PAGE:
Before you glue the lid down, be sure to stitch around the hem you ironed, and do not make a knot, because you are going to have to pull up your threads and make a gather. Just leave the needle stuck in the fabric while you put the lid in it.
Lay your cloth on a plate so that the glue from the lid will not seep on to your surface or table. Put the lid, glue side down, on the middle of your fabric, eyeing it as best you can, to get it evenly in the middle. Let it dry, and have a cup of tea while you are waiting. If it is summer, you can take it outside and it will dry quickly. If it is colder weather, put it in front of a blowing heater for a few minutes.
This lid is necessary so that your pins and needles will not go all the way through the pin cushion, and so that they will not damage your table or any where you are using it.
Next, on the larger piece, pull up the thread, still in the needle, until it gathers up, like this, but do not make a knot yet. It has to be flexible enough to put your stuffing in it.
Put stuffing inside it and make it is full as you can. If you do not have stuffing, you can shred with your hands, a small piece of batting, or you can use something else that might work (cotton balls?).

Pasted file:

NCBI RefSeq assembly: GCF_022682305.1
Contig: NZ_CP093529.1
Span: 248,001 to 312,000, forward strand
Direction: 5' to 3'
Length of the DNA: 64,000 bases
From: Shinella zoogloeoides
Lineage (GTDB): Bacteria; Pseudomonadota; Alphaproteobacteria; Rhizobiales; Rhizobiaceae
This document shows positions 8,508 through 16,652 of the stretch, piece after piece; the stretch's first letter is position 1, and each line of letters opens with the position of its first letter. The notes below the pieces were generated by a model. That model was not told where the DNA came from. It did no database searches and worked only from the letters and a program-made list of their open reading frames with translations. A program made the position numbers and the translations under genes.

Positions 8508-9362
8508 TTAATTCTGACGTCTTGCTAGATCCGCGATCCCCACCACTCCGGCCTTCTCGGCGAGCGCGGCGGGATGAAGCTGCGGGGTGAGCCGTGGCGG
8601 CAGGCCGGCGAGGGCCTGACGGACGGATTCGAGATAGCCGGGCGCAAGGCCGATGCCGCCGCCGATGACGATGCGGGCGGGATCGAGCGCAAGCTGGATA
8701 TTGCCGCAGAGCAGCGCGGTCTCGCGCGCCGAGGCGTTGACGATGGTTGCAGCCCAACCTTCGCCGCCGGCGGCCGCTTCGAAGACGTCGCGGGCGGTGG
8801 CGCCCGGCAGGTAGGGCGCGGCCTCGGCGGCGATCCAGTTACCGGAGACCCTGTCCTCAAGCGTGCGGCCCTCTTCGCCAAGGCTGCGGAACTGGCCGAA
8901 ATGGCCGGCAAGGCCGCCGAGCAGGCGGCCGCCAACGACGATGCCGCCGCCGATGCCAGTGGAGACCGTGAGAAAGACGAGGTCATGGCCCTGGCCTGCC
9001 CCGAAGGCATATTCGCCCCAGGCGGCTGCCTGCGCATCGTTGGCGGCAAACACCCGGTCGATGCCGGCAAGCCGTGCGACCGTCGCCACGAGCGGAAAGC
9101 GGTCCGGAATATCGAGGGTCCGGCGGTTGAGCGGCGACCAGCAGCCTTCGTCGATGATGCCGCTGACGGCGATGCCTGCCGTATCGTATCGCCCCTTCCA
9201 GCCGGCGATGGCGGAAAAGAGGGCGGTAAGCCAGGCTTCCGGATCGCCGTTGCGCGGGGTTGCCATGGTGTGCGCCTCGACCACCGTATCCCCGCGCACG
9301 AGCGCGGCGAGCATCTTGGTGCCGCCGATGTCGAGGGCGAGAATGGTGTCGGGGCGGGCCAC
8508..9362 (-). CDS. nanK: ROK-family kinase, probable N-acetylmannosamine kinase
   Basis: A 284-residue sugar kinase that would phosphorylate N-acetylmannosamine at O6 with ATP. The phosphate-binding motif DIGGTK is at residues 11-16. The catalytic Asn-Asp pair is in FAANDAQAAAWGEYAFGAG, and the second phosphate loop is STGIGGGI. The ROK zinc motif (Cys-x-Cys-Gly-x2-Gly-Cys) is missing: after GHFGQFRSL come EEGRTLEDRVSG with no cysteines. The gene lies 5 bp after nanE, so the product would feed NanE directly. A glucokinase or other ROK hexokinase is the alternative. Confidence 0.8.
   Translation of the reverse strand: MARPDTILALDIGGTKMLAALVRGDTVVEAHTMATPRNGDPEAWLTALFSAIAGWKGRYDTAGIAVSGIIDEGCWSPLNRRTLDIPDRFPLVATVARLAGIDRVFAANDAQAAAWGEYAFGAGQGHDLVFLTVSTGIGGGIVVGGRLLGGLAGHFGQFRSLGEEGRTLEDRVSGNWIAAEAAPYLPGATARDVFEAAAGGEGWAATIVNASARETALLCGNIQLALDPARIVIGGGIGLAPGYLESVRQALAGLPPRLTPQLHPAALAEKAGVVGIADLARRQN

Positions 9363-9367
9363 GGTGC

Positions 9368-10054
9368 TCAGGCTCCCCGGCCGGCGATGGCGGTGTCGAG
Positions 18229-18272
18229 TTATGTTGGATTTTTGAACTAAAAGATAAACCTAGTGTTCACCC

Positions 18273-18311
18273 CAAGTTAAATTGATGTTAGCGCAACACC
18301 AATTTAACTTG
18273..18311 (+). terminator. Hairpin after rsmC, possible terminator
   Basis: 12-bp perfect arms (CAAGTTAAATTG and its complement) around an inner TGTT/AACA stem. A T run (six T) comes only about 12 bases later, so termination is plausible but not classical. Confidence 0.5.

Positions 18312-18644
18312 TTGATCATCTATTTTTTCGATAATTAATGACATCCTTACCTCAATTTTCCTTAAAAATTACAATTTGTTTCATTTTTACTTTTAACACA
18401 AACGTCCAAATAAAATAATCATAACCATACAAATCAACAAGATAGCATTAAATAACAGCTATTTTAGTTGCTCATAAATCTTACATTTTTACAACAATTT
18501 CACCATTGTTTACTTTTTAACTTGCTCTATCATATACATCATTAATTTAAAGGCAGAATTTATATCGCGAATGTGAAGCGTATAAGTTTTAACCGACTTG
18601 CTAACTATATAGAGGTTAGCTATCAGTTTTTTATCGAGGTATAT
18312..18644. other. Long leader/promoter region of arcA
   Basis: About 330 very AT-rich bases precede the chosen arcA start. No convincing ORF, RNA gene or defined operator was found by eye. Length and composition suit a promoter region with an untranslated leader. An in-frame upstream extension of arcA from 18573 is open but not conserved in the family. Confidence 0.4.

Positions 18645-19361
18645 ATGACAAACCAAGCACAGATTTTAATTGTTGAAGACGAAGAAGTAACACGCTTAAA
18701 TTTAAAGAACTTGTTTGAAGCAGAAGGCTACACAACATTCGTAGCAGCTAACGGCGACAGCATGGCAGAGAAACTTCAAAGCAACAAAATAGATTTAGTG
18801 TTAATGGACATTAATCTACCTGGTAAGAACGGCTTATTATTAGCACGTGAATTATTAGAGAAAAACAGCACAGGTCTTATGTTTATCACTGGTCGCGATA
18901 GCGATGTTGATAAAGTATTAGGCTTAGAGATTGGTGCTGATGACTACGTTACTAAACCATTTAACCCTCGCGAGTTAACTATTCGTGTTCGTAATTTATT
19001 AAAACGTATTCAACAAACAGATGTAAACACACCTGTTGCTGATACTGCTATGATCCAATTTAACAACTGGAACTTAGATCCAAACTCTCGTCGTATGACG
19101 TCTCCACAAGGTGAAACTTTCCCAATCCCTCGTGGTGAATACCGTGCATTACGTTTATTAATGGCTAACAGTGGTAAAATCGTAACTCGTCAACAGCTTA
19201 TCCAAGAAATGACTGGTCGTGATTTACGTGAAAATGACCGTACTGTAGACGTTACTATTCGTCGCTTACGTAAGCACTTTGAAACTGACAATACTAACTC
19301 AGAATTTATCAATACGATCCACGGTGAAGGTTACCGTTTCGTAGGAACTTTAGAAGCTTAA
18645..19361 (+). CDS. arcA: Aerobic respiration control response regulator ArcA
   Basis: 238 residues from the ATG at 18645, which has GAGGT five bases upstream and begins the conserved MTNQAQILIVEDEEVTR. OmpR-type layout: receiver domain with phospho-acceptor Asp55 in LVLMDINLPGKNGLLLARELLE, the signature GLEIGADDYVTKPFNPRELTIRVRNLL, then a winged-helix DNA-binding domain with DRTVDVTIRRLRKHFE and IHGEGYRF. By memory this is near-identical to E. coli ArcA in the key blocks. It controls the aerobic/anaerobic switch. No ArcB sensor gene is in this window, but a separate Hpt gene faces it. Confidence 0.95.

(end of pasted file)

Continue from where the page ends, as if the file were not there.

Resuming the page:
With the thread still in the needle, pull up the stitches as tightly as you can so that it looks all gathered, like the above photo. Then, take about six stitches in the same place, over and over, to secure the thread. Cut your thread.
Now, take that smaller piece that you stitched but did not gather, and pin it across the hole in the top, to secure it while you sew. Stitch in and out of the previous stitching on the little circle, filling in the blank spaces with your thread.
You can see in the above picture, how I filled in the stitch areas, to give it a finished and pretty appearance. If you cannot quite do this, just do the best you can to get it sewn on.
Add some pins that match the fabric, and your needle and coordinating thread. In some stores, you can buy pins with heart-shaped tops, which would look nice on a hand made pin cushion with a heart print. This looks like a confection, doesn't it!
Completing this small cushion gives you the ability to make a very large pillow or cushion in the same manner. Try using a different fabric for that center medallion piece.
Before showing a sewing basket, I need to make a few more supplies, such as a scissor case and a thread holder, which will be posted later. In the mean time, just find anything to keep your sewing supplies in: a shoe box with a hinged cover, covered in scrapbook papers is nice; a plastic ice cream bucket with a handle, a wicker basket, or even a large wide-mouthed jar. A hat box works well, too.
Someone mentioned a fabric called homespun, in the previous post, and I just happened to have a gift given to me by a recent visitor, who makes dish towels from home spun:
She irons on an applique, made from a cut-out of other fabric, and stitches it down with a machine satin stitch.
The homespun makes a much better dish towel for drying, than the cotton that I am working with for these projects. It has a looser weave and is softer and more absorbent.